“There is no place so awake and alive as the edge of becoming.” ~Sue Monk Kidd
From a small café overlooking the boat harbor in Seward, Alaska, I looked out the window at the enormous mountain peak of Mount Alice that protruded from the earth behind rows of tour boats, sailboats, and a cruise ship large enough to carry several thousand passengers. My summer was coming to an abrupt halt, and I felt grateful for the time spent there.
Seward, located in Kenai Fjords National Park and directly offshore the Gulf of Alaska, is where many people visit. There are bald eagles that swoop through the skies, and humpback whales that breach calm waters. Wildlife roams free within the rows of pine trees, which hug the town.
Seward was home during the summer of 2019. My summer was spent in Seward, where I had a great view of Mount Alice from my campervan. Even at night, I could still hear the gentle murmur of the river.
When I wasn’t working downtown at a local coffee shop, I read next to the river, practiced yoga in the black sand that blanketed the bay, flew in a new friend’s helicopter above the wild landscape, ate breakfast on a beach where the whales welcomed the day, or sat beside a crackling fire under towering trees and mountain peaks.
It was a dream. But I didn’t arrive there randomly nor without trials. My environment, both internally and externally, was very different than it was a few years ago when I struggled with the same questions and dilemmas as many others on this journey to becoming.
The Confusion & Inner Turmoil of My Early Twenties: A Brief Backstory
Two years before, I was in the depths of the uncomfortable tension I felt between two opposing decisions: should I stay on my current, stable path or leave it entirely to pursue something more in line with my values?
As a recent college graduate, I found a job with a non-profit organization which paid well and gave me many benefits that I considered fortunate to enjoy. My goal was to one day run for the office. I also worked my way up into politics. On top of working, I was also trying to keep the wheels moving on a nonprofit organization I’d started to train women to run for public office. The idea of purchasing my first house and setting myself up for this kind of life was what I thought about.
I was twenty-three, highly ambitious, and working toward a life that I didn’t really want. But I struggled to understand that feeling because I didn’t want to seem ungrateful or, even worse, delusional for letting go of what I had.
A different side of me is creative and free-spirited. I am opposed to living a linear lifestyle. In truth, I didn’t want to go to college. My dreams were to be a photographer or writer, who gained knowledge through exploring the globe. Adventure, curiosity and creativity were important to me. Yet here I was—not only pursuing a path that didn’t fit those values, but telling myself and others I was passionate about it.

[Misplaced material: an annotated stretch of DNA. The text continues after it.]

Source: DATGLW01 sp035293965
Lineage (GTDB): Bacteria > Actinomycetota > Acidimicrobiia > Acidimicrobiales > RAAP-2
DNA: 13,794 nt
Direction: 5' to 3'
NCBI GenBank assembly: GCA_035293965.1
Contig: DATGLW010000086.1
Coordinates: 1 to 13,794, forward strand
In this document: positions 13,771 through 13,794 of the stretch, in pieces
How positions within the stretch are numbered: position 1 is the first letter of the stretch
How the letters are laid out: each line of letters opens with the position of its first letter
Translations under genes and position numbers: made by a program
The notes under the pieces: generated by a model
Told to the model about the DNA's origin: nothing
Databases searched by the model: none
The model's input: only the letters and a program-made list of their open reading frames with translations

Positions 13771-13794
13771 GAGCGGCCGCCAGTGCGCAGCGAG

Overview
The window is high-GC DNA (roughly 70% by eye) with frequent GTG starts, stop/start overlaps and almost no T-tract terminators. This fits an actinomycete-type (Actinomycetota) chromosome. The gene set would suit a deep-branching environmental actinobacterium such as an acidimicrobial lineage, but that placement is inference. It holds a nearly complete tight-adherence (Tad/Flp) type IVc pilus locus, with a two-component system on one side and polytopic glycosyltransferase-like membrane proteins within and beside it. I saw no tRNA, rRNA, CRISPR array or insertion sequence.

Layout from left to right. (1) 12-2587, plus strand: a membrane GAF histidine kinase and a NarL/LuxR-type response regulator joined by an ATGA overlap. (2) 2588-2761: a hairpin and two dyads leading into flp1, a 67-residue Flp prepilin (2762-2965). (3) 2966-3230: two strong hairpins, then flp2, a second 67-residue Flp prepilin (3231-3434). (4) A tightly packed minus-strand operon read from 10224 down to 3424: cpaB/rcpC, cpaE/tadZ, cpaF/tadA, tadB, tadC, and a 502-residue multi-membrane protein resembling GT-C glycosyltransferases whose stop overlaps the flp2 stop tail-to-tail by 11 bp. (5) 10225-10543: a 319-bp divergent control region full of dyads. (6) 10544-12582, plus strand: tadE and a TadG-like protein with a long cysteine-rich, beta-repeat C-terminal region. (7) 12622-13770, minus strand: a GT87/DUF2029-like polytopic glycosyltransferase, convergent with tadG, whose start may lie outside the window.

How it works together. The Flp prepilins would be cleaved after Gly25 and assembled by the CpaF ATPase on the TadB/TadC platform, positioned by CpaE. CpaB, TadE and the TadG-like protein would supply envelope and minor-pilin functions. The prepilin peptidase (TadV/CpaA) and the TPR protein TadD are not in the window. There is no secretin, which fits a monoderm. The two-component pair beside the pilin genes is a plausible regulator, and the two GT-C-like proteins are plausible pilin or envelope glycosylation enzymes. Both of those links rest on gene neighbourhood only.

My head was full of conflicting opinions, beliefs, and ideas about my identity and life. It was difficult to find direction and felt trapped. It was difficult to be certain of anything and I questioned every aspect of my identity and my thinking, as well as the direction that I was going.
My relationship was with a man who was addicted to self-sabotage, harmful drinking and other destructive behaviors that stemmed from his sense of worthlessness.
I spent my days cultivating the professionalism I didn’t value and my evenings at my boyfriend’s house, smoking weed on his frameless mattress and teetering between my contrasting desires for rebellion and obedience.
There were nights I’d fall asleep next to him and the bottle of whiskey lying in the crevice between his mattress and the wall, then wake the next morning feeling drained, lonely, and lost on a path I was unsure how to step away from.
I’d unintentionally assumed the role of my boyfriend’s caregiver in a time when I needed my care the most. I was navigating the chaos, uncertainty, and vulnerability that often meets a person in her early twenties, all while reprimanding myself for not being where I thought I should be.
My teenage self made promises that I would always follow my heart, no matter what the circumstance. But in my early 20s I discovered it was much more complex than I had imagined.
Life has a way of guiding you in a direction that diverges from what you’d planned for yourself. Trying to navigate that divide can produce anxiety and inner turmoil–especially when you’re young, naive to the power of life’s unplanned circumstances, and still learning how to properly adjust your sails to work with its winds.
That’s the situation I found myself in when I was twenty-three, full of ambition, and feeling stuck in circumstances I didn’t want but had somehow still manifested. Through that time, I learned three key lessons that I hope you may also carry with you as you continually adjust your sails and navigate life’s shifting tides on your path of becoming.
Lesson 1: If you don’t know how to overcome your current challenges, look for lessons that can help move you forward instead of forcing yourself to take immediate action.
My inner turmoil made it difficult for me to find a way out of the pain and into a place of peace. However, my Buddhist-inspired Buddhist beliefs and mindfulness studies have taught me that I had to stay with the discomfort and learn from it. Instead of taking action immediately, I had to be present and observe. How was my feeling? Was it trying to convey my feelings? Was there something stirring inside of me?